While large companies are able to make use of CBD or hemp marketing and consulting services, it certainly pays for smaller enterprises — such as fledgling partnerships or family-owned operations — to know current industry labeling best practices. Let’s take a quick look at four examples below. 

Compliance with the Food, Drug & Cosmetic Act (FDCA)

The FDCA enumerates the bare minimum guidelines a CBD or hemp product must meet in order to officially be authorized for sale in the United States. Under these product labeling requirements, all products must contain the following basic elements: 

  • A product identity statement, which clearly and unambiguously defines the product (ex. “CBD for pets,” or “sleeping aid”). This is not to be confused with the product’s brand name or trade name.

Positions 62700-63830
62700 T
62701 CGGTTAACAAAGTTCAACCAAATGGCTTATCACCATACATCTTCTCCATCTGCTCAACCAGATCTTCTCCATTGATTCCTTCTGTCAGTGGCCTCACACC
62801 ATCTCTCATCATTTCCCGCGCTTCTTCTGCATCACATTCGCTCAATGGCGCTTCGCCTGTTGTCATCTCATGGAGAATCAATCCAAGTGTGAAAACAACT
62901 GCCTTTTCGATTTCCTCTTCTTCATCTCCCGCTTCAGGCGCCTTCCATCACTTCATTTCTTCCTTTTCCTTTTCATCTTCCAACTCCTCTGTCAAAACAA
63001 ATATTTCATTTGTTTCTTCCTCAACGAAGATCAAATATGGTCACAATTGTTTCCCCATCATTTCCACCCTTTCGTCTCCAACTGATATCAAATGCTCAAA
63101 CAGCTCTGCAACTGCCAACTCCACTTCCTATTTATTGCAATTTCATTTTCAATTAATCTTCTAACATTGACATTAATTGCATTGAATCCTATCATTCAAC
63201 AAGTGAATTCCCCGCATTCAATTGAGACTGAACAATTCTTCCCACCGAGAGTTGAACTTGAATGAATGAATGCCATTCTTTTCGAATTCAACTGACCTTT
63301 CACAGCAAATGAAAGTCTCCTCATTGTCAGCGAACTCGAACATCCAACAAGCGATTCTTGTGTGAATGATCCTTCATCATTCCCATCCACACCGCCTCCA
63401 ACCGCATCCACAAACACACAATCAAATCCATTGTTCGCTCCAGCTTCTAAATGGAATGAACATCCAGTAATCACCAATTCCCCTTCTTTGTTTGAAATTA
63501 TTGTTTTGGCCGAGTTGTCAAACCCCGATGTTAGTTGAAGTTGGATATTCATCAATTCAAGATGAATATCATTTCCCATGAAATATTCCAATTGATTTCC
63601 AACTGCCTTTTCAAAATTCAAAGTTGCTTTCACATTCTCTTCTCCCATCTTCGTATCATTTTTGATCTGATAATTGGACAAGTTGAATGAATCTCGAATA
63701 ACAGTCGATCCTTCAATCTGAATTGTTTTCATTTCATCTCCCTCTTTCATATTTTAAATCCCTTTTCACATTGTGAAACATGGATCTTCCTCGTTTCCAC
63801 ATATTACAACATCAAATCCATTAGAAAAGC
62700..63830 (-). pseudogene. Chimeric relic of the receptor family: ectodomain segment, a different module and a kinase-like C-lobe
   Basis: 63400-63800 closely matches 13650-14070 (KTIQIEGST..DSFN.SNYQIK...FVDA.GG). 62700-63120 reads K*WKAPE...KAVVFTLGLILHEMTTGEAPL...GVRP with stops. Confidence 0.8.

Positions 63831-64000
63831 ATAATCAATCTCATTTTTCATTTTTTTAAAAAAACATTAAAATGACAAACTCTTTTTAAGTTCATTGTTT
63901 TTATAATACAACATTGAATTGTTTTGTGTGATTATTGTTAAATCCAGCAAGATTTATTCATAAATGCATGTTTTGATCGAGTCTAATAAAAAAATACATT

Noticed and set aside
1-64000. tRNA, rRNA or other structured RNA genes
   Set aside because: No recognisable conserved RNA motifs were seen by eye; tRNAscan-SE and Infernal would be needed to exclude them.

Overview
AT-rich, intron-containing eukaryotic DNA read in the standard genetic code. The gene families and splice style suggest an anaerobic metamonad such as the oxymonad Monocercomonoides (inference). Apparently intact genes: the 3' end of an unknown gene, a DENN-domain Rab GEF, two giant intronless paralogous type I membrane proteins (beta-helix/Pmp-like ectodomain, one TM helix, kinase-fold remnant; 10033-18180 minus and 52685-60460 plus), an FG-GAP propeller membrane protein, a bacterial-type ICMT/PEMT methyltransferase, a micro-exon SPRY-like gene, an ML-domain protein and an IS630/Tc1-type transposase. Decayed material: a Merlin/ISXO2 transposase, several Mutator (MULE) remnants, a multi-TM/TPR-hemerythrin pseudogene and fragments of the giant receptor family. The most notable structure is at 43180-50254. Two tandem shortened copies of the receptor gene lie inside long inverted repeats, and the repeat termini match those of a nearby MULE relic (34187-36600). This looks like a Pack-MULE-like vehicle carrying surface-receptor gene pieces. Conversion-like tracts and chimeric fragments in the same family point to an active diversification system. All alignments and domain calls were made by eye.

• The net quantity of contents must be clearly printed; in volume for liquid products and in weight for solid products. This clarifies the amount of product excluding all packaging elements including inner leaflets, as well the amount of active CBD per serving. 
  • A legible list of all ingredients used. In states like Colorado and New Mexico, CBD and/or hemp must be clearly identified in applicable products. This is to counteract companies using euphemistic phrases like “hemp extract” or “full-spectrum hemp” in order to avoid CBD regulations. 
  • The name and complete address for the product manufacturer, along with relevant packing companies and/or distributors. An increasing number of states are also mandating the inclusion of website info, or scannable QR codes leading to web pages with complete company addresses and contact information.